After ushering the long-forgotten cold wave genre – an early 80s European movement with an icy aesthetic that combined brooding post-punk with mechanical krautrock rhythms – in from the, umm, cold, and releasing a series of dark, eerie and jarring minimal electronic music, Wierd Records is taking a leftfield turn.
The grass-roots Brooklyn label is dipping a tentative toe in the mainstream with a couple of records packed full of aching pop sensibilities and catchy tunes. Covered In Dust, the debut by the Louisiana group Kindest Lines, is grounded in the same mechanical drum patterns and metallic tinge that dominates cold wave, but differs in having a heart of pure pop and melodies that wouldn’t sound out of place on a Lady Gaga track. This pervasive pop influence is apparent from Covered In Dust’s opening track, Hazy Haze, which drifts slowly into life with a Phil Spector drum beat and shimmering guitars soaked in reverb, before segueing into an uplifting chorus with a desperately gorgeous vocal line.
And a second pop-tinged release comes from Wierd this autumn in the shape of Xeno and Oaklander’s new long-player, Sets And Lights. The album, out next month, takes their stripped-down analogue synth sound and injects a dose of joyous warmth to proceedings. The leading single, The Staircase, is still an unnerving (and slightly creepy) slice of music that wouldn’t sound out of place in an early David Lynch film, but elsewhere on the album a certain lightness starts to illuminate the dark corners. “It’s a lot more baroque… and has fast celebratory beats,” informs singer Liz Wendelbo. “We also harmonise on a lot of the songs. At its core, the tone is still dark and melancholic, but with ornaments and flourishes: some sort of renaissance.” Sean McBride agrees and adds that “it’s a touch more hopeful… although that isn’t saying very much”.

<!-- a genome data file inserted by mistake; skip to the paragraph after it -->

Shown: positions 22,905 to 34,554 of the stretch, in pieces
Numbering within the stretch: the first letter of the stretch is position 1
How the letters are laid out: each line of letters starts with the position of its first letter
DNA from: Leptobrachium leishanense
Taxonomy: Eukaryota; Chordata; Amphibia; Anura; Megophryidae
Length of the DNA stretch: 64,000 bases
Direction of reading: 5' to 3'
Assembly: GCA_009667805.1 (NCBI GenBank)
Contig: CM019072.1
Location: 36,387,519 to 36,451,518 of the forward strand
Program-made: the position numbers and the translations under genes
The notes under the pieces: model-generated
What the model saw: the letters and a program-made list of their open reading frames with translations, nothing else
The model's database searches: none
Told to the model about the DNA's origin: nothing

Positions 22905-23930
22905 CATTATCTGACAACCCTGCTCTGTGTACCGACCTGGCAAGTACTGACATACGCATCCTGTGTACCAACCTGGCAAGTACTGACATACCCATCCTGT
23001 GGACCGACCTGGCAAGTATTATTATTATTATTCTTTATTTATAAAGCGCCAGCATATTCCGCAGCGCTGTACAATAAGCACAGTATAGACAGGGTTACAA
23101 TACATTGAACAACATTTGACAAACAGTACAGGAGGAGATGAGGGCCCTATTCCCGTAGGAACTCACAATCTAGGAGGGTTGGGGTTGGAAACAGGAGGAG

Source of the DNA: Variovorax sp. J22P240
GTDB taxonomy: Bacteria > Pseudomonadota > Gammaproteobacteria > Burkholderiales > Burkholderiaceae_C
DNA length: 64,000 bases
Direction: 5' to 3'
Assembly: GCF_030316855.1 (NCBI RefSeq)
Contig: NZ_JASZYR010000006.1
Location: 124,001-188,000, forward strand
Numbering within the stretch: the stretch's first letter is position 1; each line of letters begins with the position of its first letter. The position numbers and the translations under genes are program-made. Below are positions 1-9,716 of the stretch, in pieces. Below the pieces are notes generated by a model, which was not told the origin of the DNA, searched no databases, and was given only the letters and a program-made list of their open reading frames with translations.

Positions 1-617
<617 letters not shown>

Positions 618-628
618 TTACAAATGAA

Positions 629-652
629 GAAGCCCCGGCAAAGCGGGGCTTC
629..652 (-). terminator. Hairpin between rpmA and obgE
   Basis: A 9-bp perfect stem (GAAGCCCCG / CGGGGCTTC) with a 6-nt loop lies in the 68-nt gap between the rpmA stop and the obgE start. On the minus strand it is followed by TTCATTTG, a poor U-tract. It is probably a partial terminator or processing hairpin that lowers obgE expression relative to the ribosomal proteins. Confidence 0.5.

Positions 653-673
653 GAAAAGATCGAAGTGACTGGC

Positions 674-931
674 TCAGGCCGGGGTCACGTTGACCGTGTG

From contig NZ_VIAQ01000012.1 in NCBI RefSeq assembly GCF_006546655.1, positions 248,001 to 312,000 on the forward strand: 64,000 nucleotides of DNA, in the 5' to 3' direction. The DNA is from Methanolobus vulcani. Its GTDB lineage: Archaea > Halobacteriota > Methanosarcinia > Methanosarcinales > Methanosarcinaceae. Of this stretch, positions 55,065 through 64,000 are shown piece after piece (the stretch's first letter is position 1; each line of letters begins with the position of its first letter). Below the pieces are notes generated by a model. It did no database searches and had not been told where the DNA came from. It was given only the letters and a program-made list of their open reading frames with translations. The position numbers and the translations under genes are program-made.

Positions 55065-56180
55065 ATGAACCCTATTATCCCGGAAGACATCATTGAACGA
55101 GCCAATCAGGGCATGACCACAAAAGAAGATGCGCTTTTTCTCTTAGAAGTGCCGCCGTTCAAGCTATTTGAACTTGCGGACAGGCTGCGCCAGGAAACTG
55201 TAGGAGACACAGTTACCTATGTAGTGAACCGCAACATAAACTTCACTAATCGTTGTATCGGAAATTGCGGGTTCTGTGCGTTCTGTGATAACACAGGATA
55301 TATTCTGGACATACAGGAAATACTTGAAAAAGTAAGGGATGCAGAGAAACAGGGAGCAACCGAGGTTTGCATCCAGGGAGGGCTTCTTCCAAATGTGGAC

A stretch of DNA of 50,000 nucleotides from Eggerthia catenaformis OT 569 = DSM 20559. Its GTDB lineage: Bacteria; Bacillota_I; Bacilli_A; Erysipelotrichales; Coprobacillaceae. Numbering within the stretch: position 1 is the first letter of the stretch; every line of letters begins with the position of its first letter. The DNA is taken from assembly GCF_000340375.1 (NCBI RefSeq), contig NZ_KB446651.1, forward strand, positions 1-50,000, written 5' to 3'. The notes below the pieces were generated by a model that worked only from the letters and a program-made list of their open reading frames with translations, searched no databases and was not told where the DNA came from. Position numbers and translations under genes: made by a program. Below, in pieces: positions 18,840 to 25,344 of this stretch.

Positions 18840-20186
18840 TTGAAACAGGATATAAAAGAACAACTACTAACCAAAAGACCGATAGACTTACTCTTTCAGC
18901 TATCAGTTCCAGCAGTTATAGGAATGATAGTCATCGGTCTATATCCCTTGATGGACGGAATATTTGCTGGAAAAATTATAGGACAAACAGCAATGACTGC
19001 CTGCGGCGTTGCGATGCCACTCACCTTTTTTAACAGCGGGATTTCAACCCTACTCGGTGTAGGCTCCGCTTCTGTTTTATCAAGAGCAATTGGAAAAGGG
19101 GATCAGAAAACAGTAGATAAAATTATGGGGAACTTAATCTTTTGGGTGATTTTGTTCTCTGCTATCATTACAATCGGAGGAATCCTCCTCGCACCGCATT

But on the back of these two surprisingly commercial outings, Wierd is set to return to the darkside, and as the NYC summer turns to icy winter the label is due to release a slew of noirish, angular, dissonant music. Among the releases in the pipeline are a compilation of twelve young industrial noise groups who all live together in a sprawling, dilapidated house in Queens, and the debut album by Vaura, who take the cold wave foundations and sculpt on top a claustrophobic world of dense back metal. “In addition to the minimal synth and cold wave scenes, Wierd has been aligned with the industrial/ noise scene since the beginning,” says label boss Pieter Schoolwerth. “More recently, as metal and noise scenes have been bleeding into one another, even some aspects of metal have emerged in the Wierd fold. These groups are making fantastically inventive sounds that defy any genre tags.”
Text: Rob Dabrowski
Photos courtesy Weird Records Flickr stream